Published: March 23rd 2010 by HarperTeen
Hardcover, 368 pages
Hardcover, 368 pages
18-year-old Lainey Pike can tell you everything you need to know about the people in her family just by telling you how they died. Her reckless stepfather drove his motorcycle off the highway and caused the biggest traffic jam in years. Her long-suffering grandmother lived through cancer and a heart attack before finally succumbing to a stroke. And Lainey's mother, still devastated over her husband's death, hung herself in the basement just days after Lainey's high school graduation. Now Lainey's five-year-old brother is an orphan and her estranged older sister moves back home to act as his guardian. Dealing with her brother has always been a struggle, but sharing the responsibility with her sister is proving to be just as challenging.
Lainey knows that this is all her mother's fault, but she also knows that she eventually has to move out of the "anger" phase of the grieving process. What she can't figure out, though, is how to make peace with a dead woman.
As if working at a perfume kiosk weren't bad enough, getting a call from her next door neighbor, Mabel, asking to meet her at her church is like the icing on Lainey's dreadful day. The news that Mabel has to deliver at said church is like the cherry. Finding out that her mother hang herself just days after Lainey's graduation from high school comes as no surprise; just a matter of time. Ever since Carl drove his Kawasaki off the beltway, Lainey's mom has been non-existent, mentally. Then Vallery comes along, Collin's--Lainey's younger brother's--guardian. Not really knowing what to think when her mother practically gave the kid to a half-sister she knew for all of a summer, Lainey's stuck with joint custody because Vallery did not prepare for what she got. Collin seems to have some behavioral problems.
However, Riley's a different story. He's caring with Collin, and has always been the perfect guy. Perfect boyfriend. Perfect everything.After one stop at the 7-Eleven, meeting the soon-to-be-known as Slurpee Guy, Lainey rethinks her settling-down future decisions that revolve around Riley. When a mysterious male visitor comes to their house, Vallery suddenly decides it's time to tuck-tail and have a Fun Family Vacatioin; from Baltimore to Orlando, Florida. Disney World. When fun time starts coming to an end, Lainey realizes the unfinished business that she left behind, and the apologies she is now dreading to make. Will anyone give her a second chance, trying not to take past events for granted?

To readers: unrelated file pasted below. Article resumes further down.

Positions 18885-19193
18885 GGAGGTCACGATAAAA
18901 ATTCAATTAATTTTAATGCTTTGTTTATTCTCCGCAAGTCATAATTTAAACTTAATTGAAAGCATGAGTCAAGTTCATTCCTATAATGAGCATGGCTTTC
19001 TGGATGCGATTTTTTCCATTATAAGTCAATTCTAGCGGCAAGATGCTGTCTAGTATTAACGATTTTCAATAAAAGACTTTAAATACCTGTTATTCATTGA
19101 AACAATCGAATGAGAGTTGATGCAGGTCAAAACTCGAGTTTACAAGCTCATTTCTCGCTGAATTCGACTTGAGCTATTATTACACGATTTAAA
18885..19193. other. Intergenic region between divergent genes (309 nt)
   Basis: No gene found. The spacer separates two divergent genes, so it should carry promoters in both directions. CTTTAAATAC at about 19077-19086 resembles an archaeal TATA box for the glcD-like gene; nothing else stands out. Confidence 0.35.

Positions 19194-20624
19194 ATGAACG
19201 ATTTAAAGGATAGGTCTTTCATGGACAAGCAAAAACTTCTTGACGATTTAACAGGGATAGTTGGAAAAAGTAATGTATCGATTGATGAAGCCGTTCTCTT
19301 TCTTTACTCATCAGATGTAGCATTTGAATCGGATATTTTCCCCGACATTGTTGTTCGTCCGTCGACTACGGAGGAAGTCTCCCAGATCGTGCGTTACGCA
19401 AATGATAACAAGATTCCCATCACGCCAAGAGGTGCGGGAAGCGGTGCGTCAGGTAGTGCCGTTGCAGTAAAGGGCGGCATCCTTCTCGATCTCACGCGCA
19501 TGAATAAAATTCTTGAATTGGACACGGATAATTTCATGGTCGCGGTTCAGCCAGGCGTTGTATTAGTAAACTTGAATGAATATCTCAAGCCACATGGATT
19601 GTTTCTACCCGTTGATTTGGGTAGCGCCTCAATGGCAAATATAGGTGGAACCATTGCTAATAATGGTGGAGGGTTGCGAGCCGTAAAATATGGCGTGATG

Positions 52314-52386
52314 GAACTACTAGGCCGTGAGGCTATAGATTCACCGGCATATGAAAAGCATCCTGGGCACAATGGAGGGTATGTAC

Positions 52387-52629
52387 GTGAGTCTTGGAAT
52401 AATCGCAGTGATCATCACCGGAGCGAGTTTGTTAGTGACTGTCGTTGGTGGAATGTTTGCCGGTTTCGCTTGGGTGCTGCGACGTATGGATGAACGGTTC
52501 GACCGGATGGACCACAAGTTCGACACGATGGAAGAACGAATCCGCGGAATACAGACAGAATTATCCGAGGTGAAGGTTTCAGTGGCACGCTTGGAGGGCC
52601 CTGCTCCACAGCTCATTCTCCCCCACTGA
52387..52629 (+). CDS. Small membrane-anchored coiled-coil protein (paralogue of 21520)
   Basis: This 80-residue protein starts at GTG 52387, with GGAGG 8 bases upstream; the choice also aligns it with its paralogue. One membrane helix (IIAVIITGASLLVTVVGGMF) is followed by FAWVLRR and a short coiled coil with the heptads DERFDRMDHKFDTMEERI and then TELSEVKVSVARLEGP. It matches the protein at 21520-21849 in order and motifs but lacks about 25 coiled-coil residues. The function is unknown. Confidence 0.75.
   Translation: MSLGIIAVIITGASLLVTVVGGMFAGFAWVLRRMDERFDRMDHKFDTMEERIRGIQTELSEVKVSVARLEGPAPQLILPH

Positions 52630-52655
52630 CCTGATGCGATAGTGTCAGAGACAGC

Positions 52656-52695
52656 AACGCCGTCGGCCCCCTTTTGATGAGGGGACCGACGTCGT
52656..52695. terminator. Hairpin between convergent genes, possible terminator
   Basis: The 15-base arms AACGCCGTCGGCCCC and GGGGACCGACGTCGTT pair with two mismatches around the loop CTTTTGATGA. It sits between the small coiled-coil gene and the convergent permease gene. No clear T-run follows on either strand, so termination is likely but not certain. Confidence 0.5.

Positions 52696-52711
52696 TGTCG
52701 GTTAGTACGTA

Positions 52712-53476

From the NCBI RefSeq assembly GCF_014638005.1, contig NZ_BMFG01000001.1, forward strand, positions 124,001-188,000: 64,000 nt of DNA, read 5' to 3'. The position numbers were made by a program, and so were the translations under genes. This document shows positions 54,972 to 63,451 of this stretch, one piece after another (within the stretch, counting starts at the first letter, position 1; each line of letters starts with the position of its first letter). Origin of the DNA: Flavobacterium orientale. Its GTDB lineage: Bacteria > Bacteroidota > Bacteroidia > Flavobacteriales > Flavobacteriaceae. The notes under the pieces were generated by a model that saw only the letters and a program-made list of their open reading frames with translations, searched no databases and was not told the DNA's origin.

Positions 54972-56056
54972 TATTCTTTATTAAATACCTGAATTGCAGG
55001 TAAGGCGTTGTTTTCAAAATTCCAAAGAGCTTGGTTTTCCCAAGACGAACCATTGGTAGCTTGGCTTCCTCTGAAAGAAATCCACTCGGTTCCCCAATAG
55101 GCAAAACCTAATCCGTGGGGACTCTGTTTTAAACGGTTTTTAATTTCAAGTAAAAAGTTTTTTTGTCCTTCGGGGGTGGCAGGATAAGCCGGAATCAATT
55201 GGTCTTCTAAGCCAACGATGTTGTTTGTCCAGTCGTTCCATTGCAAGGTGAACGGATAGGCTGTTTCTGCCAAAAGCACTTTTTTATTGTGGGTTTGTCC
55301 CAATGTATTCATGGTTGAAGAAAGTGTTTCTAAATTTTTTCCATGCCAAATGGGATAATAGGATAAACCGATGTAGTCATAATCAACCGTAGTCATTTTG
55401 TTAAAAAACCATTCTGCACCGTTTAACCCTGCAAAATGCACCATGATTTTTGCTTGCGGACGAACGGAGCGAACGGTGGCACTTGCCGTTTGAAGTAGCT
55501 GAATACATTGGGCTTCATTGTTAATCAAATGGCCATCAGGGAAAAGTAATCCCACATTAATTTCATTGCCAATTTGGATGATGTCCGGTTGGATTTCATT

First off, I have to say that I'm a bit disappointed because the small summary written for this novel is very misleading for the actual happenings inside the book; giving readers false hopes. However, at different points in the plot I can relate myself to Lainey, but yet there are some parts where she just cannot stop complaining about her self and her situation. (Build a bridge...you know the saying.) I do have to give her the benefit of the doubt, though, even if I don't completely believe the way she deals with the loss of her mother and the non-existence of her father. It just seems as if the ramblings and incoherent thoughts are not aimed at what you'd typically think of, if you were in that specific situation. Mostly, what I disliked was the hyping up of certain events in the summary that in the end--in the book--leave you grasping at something that wasn't even there. For example, the summary entails some deep revelations between Lainey and Slurpee Guy, when in reality their relationship seemed breif and not very meaningful at all. All in all, it was indeed a page-turner but not for the reasons one might imagine.
Recommended to the patient YAs out there that can wade out to find the true meanings of this said novel. The Snowball Effect was anything if not surprising. I can feel that Hoxter tried to get her message across, but I can also feel that it wasn't very successful.
This ARC of The Snowball Effect was provided by the publishers at HarperTeen.